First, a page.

The National Academy of Inventors (NAI) elected a Georgetown physics professor as a member of its 2022 class of Fellows for his achievements in physics research.
Professor Kai Liu, whose research focuses on improving the environmental sustainability of digital storage and magnet production, joined 168 other new Fellows who collectively hold over 5,000 U.S. patents. The honor is one of the highest professional distinctions for academic inventors and connects NAI members with other top researchers in their field of study.
Liu said he is researching how to realign magnetic materials to reduce energy consumption.
“We have demonstrated how to make them twist and turn into certain exotic winding configurations,” Liu wrote to The Hoya. “These findings may someday lead to devices that only use a tiny fraction of the energy compared to the current technology.”
Liu said that his experimentation with various materials, including metallic foams and metal and oxide interfaces, can creatively improve information storage and better the efficiency of hydrogen storage and air filtration systems.
“Our research in this area has led to a number of inventions to introduce topology into nanoscale magnets, which are relevant to the sustainability challenge we face in nanoelectronics – energy consumption in information and communications technology already accounts for over 10 percent of world’s total energy usage today, and continues to rise rapidly,” Liu said.
Amy Liu, the chair of the physics department, said that Kai Liu’s award is fitting for all the academic accomplishments that he has contributed to the field of physics.
“Professor Liu is an outstanding researcher who not only makes important contributions to understanding the fundamental science of materials at the nanoscale, but also thinks creatively about potential applications of these materials, particularly in terms of sustainability,” Amy Liu wrote to The Hoya.
Amy Liu said Kai Liu is devoted to student mentorship in addition to academic excellence.
“Through his teaching and research mentoring, he is helping students develop a spirit of innovation in the way they do science,” Amy Liu said.
Over the past two years, Kai Liu has led a group of Georgetown student researchers through their participation in the Mask Innovation Challenge, a materials design competition sponsored by the Biomedical Advanced Research and Development Authority (BARDA) and the National Institute for Occupational Safety and Health (NIOSH) to improve the protection of masks. His team won the first phase of the competition in 2021 and was selected as a finalist for the second phase in June 2022.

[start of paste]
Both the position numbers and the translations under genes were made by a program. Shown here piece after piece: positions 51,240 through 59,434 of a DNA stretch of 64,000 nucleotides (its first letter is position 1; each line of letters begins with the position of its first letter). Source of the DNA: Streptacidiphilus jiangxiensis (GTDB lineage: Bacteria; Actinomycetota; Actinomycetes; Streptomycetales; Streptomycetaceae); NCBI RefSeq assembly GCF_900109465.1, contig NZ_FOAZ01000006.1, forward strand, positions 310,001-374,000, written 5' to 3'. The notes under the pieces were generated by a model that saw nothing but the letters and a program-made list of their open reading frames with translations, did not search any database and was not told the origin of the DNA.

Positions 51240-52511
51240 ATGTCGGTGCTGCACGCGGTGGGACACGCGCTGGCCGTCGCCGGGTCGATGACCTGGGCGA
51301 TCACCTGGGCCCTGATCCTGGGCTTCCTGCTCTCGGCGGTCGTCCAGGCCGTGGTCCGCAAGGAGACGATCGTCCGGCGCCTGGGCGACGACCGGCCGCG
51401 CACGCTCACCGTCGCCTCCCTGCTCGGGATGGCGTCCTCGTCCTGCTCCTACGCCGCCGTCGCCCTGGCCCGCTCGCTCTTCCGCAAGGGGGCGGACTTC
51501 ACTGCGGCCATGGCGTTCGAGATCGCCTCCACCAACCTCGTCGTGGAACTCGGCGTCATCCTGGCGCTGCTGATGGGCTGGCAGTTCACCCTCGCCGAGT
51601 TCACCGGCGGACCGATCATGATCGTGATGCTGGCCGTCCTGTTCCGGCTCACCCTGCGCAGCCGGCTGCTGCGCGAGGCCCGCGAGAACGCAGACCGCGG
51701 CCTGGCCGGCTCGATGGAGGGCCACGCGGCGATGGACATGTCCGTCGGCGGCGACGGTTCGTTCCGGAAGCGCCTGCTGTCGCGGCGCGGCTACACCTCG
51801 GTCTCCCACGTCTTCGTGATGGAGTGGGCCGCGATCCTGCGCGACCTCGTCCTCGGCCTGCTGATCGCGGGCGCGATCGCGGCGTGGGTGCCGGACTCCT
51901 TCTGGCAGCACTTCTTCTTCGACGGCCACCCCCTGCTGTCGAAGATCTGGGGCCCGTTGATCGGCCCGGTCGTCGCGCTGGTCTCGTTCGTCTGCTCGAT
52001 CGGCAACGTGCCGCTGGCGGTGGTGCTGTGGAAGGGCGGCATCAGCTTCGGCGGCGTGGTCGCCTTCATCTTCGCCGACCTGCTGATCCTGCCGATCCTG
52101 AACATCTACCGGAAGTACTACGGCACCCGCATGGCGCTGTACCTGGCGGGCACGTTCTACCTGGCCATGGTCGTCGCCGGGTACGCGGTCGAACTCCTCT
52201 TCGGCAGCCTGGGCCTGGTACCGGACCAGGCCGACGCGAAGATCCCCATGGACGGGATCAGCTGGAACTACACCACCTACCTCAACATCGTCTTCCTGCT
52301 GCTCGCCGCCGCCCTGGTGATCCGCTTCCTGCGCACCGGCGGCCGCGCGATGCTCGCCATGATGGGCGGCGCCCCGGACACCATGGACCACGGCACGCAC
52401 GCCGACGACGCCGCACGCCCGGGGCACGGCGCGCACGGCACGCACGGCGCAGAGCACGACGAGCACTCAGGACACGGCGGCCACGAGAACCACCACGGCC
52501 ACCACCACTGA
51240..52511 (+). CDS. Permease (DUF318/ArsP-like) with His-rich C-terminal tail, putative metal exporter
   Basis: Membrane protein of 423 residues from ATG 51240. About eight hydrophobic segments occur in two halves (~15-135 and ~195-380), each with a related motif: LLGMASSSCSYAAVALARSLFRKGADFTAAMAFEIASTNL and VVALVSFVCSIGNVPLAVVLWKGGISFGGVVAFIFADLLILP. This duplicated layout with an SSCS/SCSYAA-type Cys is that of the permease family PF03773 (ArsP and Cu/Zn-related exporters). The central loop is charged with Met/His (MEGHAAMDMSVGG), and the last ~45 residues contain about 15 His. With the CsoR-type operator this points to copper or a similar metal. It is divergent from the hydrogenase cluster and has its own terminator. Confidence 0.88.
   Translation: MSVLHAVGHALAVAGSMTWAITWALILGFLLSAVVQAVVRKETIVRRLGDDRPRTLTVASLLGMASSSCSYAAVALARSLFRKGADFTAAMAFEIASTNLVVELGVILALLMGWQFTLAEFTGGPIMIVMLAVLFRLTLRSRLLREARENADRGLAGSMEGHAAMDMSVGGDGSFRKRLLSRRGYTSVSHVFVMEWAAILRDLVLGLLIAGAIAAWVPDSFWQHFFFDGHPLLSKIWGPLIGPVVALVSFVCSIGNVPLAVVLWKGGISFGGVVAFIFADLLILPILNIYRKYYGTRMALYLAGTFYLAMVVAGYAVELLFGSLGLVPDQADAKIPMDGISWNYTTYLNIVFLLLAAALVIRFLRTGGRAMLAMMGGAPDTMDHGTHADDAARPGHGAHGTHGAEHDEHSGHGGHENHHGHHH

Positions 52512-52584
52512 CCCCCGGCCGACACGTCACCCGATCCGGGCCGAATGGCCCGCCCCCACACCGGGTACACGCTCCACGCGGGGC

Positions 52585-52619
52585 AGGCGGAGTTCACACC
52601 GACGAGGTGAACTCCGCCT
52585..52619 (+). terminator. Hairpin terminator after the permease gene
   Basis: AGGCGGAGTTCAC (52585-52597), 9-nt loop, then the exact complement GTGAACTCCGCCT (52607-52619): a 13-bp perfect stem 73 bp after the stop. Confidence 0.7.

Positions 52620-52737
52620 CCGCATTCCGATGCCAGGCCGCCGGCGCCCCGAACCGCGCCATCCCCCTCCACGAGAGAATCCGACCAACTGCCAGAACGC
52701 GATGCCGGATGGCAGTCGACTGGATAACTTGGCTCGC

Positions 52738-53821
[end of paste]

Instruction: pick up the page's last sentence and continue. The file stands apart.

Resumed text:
Makarand Paranjape, an associate professor in the physics department, said Kai Liu’s focus on real-world impact not only attracts students but also adds to the interdisciplinary nature of his work.
“Kai generates a lot of interest from students to undertake both undergraduate and graduate projects under his mentorship,” Paranjape said. “He also does not hesitate in exploring completely new avenues of research.”
Kai Liu said he plans to continue exploring new mask technologies, most recently through using his expertise in nanomagnetism to improve the reusability of masks.
“One of the projects my group is currently working on is a novel type of nanoporous metallic foams built by nanowires,” Kai Liu said. “The foams are ‘light as a feather,’ yet robust and efficient for capturing ultrasmall particulates – a critical need that we know all too well in the COVID-19 pandemic.”
Liu said he is grateful to be joining his peers in the NAI, and he hopes to use the honor to expand his collaborations with other top scholars in physics.
“It’s a rather humbling experience to be named a NAI Fellow,” Liu said. “I’m most excited that the NAI recognizes our innovations as impactful and relevant to society. Getting this pat on the back is tremendous encouragement that we are doing something right. Our work is really just starting.”
Liu said he is grateful for all the support the Georgetown community has given him in his career leading up to the fellowship.
“The work done together with my students, postdocs and collaborators over the years made this award possible,” Liu said. “To get recognized for doing things we love just brings a grin to everyone’s face.”